Myth one: Struggling utilities are unable to serve the poorest

The reality: Much-maligned, publicly owned utilities can deliver services for the poorest communities.

Myth two: Water should be free

The reality: Water is a human right, but people should still pay for it. Even the poorest.

Myth three: Communities should be responsible for their own services

The reality: Community ownership can result in poor services. We should be aiming for community buy-in instead.

Myth four: We should only focus on household facilities

The reality: Community sanitation facilities can help bridge the gap when household facilities are not viable.

Myth five: Building toilets alone will solve the sanitation crisis

The reality: Solving the waste management conundrum is bigger than just building toilets.



What is the market like for pro-poor, safe emptying services in Kisumu, Kenya?

In Kisumu, Kenya, the majority of households rely on pit latrines but most pit emptiers do not work safely – which is bad for the customer, the neighbourhood, and the emptiers themselves. This lack of adequate services is an opportunity for those who can deliver safely managed sanitation services to customers, including those in low-income […]

Experience from SHARE, REACH and the Urban Sanitation Research Initiative

Delivering high-quality research can be challenging. But achieving research uptake – impact on policy or other aspects of the “real world” – is enormously challenging. In low-income contexts the barriers to achieving change can seem profound, in view of economic and capacity limitations. In fact, achieving policy change may not necessarily be more difficult in low-income contexts than in wealthier contexts (for example, Rwanda and Kenya outlawed plastic bags almost overnight, whereas even the most ambitious EU countries set targets 3-5 years into the future). Nonetheless, it’s clear that using research to drive meaningful change is far from straightforward.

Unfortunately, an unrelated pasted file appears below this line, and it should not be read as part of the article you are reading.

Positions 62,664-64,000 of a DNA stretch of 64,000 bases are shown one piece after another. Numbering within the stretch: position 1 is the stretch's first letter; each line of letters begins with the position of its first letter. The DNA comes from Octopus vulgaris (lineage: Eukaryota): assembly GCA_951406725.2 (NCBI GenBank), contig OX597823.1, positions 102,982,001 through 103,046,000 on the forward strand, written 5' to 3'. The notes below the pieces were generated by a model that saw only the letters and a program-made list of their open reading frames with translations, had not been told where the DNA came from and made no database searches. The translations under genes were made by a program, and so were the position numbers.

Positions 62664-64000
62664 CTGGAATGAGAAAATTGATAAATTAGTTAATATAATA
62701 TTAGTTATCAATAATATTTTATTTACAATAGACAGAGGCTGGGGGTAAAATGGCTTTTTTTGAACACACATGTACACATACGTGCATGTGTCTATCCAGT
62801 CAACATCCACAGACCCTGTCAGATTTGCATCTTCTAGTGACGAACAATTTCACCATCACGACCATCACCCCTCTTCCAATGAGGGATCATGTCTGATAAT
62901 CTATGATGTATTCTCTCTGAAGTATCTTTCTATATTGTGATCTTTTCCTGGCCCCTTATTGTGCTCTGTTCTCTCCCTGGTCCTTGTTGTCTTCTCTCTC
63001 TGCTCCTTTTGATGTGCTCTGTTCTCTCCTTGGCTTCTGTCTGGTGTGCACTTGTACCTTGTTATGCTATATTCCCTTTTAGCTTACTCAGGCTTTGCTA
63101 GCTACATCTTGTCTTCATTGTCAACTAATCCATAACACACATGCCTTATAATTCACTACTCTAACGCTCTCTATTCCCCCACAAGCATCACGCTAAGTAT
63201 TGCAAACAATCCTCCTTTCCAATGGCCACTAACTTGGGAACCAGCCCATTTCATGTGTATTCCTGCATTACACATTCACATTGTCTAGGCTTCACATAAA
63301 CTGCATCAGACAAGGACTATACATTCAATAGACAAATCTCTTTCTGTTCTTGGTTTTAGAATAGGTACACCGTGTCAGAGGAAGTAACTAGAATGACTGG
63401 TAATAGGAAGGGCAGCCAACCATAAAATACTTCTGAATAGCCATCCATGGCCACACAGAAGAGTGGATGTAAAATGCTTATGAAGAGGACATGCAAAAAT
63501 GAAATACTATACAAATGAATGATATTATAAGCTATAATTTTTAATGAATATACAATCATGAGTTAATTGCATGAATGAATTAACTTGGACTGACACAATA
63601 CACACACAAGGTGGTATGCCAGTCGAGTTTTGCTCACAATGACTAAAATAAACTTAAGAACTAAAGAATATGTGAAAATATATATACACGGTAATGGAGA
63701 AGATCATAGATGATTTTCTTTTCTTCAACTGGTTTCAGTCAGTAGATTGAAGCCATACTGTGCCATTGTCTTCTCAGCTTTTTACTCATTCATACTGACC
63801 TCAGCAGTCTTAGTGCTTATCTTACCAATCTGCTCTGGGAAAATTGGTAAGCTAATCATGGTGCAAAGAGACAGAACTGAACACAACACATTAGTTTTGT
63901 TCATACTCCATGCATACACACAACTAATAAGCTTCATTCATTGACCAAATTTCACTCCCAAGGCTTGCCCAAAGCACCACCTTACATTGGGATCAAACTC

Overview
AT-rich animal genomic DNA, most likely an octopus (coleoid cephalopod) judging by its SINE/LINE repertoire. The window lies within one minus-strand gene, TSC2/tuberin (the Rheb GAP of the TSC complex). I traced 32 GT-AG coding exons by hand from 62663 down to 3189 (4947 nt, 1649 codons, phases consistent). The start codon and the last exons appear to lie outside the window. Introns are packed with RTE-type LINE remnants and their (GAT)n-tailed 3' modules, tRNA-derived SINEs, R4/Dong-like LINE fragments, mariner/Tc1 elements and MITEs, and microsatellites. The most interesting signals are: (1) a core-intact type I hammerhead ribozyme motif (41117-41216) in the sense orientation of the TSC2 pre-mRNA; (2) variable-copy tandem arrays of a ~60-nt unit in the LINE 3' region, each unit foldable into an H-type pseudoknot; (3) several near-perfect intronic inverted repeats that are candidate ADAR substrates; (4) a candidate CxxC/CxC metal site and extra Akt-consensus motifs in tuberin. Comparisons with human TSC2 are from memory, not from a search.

This Discussion Paper considers the experience of three ongoing research-into-use programmes: we identify the major challenges we have faced in achieving research uptake, and discuss strategies we are using (or that we might use in future) to overcome those challenges.

All three programmes are core-funded by the UK Department for International Development (DFID).

Lead author: Aquaya Institute.

In Kisumu, Kenya, the majority of households rely on pit latrines, though the servicing of these latrines is largely unsafe. This Brief assesses the market potential to expand safe fecal waste emptying services to low-income areas in Kisumu.

Price is the largest barrier for this population to access safe emptying services, which are more than double the cost of existing practices.

Future interventions need to address the price barrier between formal (safe) and informal (unsafe) faecal sludge emptying. The Aquaya Institute are currently conducting a randomised, real-money demand trial in Kisumu to quantify the gap between existing prices and consumer willingness-to-pay for safe pit emptying services.